Mohawk: Mythological America is an unjust society

Posted: September 10, 2004 - 11:28am EST
by: John C. Mohawk / Columnist / Indian Country Today
The roots of America’s persistent injustices to its indigenous peoples, and to other peoples generally, are found in what can best be described as the peculiarly American version of Christianity. You could hear references to this phenomenon in recent political conventions, in references to President Ronald Reagan’s allusions to a "city upon a hill," which is a reference to John Winthrop’s sermon of 1830. In that work, Winthrop called upon the Puritans to act as though God was living among them and asserted that they were his chosen people, that the eyes of "all people are uponn us," and "... that the Lord our God may blesse us in the land whether wee goe to possess it ..." These Englishmen who were about to land in "New England" were claiming the God of Israel, that they were somehow modern Israelites, a "chosen people," chosen to possess the earth.

To the rest of the Christian world, such words must sound like heresy. You can tell you are a member of an irrational, potentially dangerous group when your beliefs are such that if you were the only person in the world who held such beliefs, you would be universally declared as mentally challenged. John Winthrop believed that God had blessed a small band of English religious misfits and political refugees with the right to all the riches in the world. It is an endless entitlement, not restricted to New England, not, apparently restricted to land or money. When God gives you an entitlement, you cannot do wrong, because everything you do is in pursuit of God’s will. And everything leads to paradise or utopia. Reason does not impact this argument. full article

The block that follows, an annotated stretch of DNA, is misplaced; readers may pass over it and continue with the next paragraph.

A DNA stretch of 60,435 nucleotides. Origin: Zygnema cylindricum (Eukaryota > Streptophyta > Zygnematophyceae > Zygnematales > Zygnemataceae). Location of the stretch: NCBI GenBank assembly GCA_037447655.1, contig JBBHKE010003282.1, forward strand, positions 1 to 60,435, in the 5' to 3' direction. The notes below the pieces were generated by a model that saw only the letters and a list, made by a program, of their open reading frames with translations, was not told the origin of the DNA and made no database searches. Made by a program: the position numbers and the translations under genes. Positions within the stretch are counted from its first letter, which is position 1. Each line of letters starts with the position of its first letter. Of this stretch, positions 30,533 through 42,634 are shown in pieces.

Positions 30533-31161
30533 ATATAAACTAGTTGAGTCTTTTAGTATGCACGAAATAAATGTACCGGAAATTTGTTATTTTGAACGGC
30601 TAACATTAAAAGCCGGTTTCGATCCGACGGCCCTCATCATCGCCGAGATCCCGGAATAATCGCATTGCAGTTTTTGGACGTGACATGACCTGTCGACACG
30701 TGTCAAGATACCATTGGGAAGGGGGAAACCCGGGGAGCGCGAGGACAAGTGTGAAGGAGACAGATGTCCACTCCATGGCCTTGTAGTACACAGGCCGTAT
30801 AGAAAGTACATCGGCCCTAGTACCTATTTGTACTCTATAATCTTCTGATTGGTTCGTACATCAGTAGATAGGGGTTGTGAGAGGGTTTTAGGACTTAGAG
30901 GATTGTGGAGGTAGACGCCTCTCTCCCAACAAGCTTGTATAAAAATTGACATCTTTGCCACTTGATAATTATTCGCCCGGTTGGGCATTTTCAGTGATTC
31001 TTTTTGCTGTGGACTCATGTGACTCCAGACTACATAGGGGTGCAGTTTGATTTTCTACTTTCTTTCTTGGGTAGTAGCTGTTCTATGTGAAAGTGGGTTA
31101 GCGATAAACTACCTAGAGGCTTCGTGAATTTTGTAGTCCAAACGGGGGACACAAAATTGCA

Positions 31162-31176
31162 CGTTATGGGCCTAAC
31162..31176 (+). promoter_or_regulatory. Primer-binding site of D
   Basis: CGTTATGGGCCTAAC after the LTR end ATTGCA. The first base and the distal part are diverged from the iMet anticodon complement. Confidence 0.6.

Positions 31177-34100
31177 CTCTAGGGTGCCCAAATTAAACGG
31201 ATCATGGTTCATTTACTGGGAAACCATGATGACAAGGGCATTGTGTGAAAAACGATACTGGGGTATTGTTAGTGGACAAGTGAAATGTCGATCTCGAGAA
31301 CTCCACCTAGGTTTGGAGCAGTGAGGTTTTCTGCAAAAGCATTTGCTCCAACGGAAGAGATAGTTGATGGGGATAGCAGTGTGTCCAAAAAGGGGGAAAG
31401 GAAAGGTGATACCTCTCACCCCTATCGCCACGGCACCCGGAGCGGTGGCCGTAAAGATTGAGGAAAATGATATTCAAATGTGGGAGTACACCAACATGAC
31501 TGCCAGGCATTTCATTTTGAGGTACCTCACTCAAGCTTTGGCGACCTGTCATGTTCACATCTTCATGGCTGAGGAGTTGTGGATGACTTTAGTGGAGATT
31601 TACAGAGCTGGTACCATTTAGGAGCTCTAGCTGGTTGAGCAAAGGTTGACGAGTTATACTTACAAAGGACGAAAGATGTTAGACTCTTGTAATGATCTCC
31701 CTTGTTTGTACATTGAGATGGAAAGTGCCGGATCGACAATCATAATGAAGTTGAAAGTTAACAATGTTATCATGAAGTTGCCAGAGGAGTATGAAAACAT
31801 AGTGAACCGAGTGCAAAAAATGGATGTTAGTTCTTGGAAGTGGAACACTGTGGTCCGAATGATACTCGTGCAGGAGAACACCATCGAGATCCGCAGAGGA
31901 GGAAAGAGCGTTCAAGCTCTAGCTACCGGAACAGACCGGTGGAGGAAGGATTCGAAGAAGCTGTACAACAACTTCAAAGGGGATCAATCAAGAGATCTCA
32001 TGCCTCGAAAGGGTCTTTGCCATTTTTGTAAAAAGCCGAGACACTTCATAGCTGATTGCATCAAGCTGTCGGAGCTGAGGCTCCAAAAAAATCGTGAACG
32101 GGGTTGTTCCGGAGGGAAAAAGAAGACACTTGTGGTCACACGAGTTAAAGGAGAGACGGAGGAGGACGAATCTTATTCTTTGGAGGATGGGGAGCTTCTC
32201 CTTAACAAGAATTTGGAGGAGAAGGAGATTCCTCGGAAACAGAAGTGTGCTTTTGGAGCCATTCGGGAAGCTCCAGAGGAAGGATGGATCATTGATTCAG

McSloy: ‘Because the Bible tells me so’
Manifest Destiny and American Indians

Posted: September 10, 2004 - 11:23am EST
by: Steven Paul McSloy / Co-chair / Native American Practice / Hughes Hubbard & Reed LLP
The conquest of the earth, which mostly means the taking it away from those who have a different complexion or slightly fatter noses than ourselves, is not a pretty thing when you look into it too much. What redeems it is the idea only. An idea at the back of it; not a sentimental pretense but an idea; and an unselfish belief in the idea - something you can set up, and bow down before.
- Joseph Conrad,
‘The Heart of Darkness’

Why were American Indian lands taken? The easy answer, of course, is that the Europeans wanted land and the Indians had it. But why did the Europeans think they could take it? We are told that the first settlers of America were moral and religious people. Why then did even the first poor and hungry Pilgrims, pious people with no military power whatsoever, believe that they were entitled to dominion over Indians and their lands? full article